Lost in the Jungle


The first mistake that we made was to follow a trail that lead up a muddy and steep 50-60 degree incline just after the first river crossing. We had assumed that the trail itself was the obvious path as it looked fairly well used. The compass bearing that we were supposed to have been following was also not too far off the direction of the path. The actual path itself went over some rocks around a bend in the river and there was no trail marker that alerted us to this fact. The blue trail markers that we had come across on the trail before reaching this point had been rare and sporadic and as such we did not realize that they were completely absent from the trail until much later on - which was mistake number 2. As the muddy ascent began to level off, we found ourselves in dense jungle vegetation that was criss-crossed with thorny (and extremely annoying) ferns (Class: Pteridopsida) as well as swaths of bamboo (Subfamily: Bambusoideae) shoots.

Lost in the Jungle

Stumbling along in a bit of a daze due to sleep deprivation, I would often forego stopping to remove leeches from my feet as doing so would seemingly cause a swarm of mosquitoes to suddenly materialize in front of me. As we trudged on, it suddenly began to rain and I at first thought that it would be a mood dampener (pun intended) but was relieved to find that the rain not only significantly lowered the ambient temperature but also seemed to dissipate any swarms of insects that were still lingering. I also realized around this point that when looking up, the towering 10-12m high ferns came across as somewhat beautiful and almost majestic with the rain slowly dripping off their leaves.


The (almost non-existent) trail that we were following along the plateau was also running along the exact same compass bearing that the original path that we were supposed to have taken was. This was almost reassuring to me at that point as the fact that it was running parallel left me to assume that the discrepancies were caused either by GPS inaccuracies, irregularities when the route was initially plotted, or (even less likely) a path that had diverged that was running parallel before converging once again - all these assumptions made for mistake number 3. Upon reaching the end of the crest however, we found that the elevation began to drop and that we were making a descent. We decided to carry on trekking East as the sounds of the river were coming from that direction as we knew that the path had several river crossings and we were starting to run low on our water supply. This turned out to be another mistake however as the already difficult descent was followed by an even trickier ascent back the way we came (upon finding that the vegetation became almost impenetrable further down).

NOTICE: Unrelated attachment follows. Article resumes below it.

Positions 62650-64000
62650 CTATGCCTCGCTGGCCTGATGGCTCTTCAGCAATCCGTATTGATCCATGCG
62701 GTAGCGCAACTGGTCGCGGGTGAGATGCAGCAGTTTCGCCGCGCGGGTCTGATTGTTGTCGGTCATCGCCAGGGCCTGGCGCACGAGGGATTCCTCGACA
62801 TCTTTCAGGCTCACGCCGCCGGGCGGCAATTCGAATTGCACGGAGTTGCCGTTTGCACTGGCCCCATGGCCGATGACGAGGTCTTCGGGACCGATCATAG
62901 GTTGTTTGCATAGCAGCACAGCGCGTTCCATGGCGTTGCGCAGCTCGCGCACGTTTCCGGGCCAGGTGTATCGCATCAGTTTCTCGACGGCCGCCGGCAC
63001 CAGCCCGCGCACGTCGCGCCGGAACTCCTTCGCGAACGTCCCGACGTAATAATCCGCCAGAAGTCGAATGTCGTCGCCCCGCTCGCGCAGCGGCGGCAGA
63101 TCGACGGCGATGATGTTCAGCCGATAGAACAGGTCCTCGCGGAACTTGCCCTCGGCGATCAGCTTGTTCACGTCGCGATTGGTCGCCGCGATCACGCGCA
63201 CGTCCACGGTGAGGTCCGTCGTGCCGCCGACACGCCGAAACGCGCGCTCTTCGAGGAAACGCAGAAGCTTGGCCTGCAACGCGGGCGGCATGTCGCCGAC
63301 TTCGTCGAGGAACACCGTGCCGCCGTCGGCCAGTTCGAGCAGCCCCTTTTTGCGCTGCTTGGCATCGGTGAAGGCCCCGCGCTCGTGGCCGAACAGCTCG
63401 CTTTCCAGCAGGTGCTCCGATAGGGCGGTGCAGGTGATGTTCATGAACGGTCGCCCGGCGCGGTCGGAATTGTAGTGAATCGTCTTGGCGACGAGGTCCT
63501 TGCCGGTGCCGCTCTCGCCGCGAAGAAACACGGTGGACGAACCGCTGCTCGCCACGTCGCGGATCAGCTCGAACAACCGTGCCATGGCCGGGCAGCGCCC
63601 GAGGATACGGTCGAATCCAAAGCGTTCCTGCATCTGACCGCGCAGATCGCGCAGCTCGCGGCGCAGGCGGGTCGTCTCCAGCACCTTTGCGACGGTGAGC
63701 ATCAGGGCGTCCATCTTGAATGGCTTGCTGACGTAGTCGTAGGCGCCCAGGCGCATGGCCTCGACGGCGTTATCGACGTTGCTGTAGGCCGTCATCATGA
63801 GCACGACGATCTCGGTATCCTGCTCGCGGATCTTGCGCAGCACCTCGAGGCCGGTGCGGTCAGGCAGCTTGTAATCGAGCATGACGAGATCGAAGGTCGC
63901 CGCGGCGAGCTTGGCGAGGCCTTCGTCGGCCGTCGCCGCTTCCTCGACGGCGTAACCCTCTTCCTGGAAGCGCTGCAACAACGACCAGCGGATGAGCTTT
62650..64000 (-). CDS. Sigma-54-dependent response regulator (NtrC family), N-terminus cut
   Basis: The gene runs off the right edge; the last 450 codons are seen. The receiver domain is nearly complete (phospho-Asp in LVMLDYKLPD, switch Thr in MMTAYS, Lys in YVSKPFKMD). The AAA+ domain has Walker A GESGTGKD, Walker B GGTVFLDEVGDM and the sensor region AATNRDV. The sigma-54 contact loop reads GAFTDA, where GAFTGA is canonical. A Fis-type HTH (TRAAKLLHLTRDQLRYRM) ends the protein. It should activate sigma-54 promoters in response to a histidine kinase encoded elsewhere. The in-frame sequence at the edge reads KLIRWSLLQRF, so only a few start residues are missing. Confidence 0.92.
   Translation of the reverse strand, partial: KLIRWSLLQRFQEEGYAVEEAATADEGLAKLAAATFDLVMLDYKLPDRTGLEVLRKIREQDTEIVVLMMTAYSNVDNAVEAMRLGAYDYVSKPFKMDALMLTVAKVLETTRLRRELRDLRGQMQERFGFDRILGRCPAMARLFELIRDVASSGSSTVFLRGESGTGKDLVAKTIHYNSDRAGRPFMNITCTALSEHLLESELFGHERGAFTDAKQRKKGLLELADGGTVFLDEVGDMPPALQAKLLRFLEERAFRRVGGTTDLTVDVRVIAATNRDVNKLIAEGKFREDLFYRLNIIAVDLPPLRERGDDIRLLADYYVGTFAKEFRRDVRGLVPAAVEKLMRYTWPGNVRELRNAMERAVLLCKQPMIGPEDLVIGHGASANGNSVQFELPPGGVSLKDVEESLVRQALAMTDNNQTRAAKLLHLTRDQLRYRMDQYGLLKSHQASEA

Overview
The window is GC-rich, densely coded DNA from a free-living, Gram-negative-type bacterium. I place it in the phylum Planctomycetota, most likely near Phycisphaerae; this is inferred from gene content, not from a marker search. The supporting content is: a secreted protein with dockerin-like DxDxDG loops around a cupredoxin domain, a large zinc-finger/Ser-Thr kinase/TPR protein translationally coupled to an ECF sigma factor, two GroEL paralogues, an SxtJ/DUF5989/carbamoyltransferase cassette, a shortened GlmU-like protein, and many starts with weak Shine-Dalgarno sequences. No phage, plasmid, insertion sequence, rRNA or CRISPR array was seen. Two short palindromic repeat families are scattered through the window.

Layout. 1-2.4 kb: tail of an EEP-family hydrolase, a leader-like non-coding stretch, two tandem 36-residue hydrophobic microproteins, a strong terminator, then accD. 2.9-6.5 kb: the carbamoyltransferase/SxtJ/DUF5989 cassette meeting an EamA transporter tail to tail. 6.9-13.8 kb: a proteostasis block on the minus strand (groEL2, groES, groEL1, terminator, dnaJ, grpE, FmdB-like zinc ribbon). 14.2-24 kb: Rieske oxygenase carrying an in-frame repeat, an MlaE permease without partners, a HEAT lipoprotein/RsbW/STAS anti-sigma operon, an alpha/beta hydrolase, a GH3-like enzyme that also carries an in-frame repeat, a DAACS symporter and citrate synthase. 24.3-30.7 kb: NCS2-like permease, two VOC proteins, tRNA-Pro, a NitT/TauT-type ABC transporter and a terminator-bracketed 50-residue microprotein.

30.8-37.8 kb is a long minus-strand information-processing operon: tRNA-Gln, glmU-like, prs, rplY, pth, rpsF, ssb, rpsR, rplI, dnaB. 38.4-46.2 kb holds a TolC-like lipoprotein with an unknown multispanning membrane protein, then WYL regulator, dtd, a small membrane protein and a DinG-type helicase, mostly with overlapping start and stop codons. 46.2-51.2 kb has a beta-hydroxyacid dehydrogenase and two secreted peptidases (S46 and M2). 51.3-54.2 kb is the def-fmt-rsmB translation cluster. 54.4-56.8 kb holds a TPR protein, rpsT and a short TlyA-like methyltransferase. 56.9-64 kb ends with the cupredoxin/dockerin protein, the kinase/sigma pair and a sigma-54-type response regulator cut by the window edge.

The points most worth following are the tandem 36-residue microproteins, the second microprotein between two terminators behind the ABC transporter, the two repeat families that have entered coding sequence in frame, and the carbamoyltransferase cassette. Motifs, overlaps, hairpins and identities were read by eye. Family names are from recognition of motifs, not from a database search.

By the time we had made our way back up the plateau, we were critically low on water as the searing humidity and difficult terrain had increased our rates of water consumption. We decided at that point to make our way back to the first river crossing that we had come upon earlier in the day but by the time we had just started to make some progress, the sun began to set and the lack of light completely rendered our attempts to remain on the (almost non-existent) trail futile. We ended up backtracking to a small clearing in order to make camp for the night, frustrated and drained by a lack of sleep and a lack of water, which was compounded by the sheer exasperation of having gotten lost in the first place.

Suunto Movescount Stats



The information from the Suunto Ambit for this trek can be found on my Movescount Page

Next : Lost in the Jungle (Part 3)

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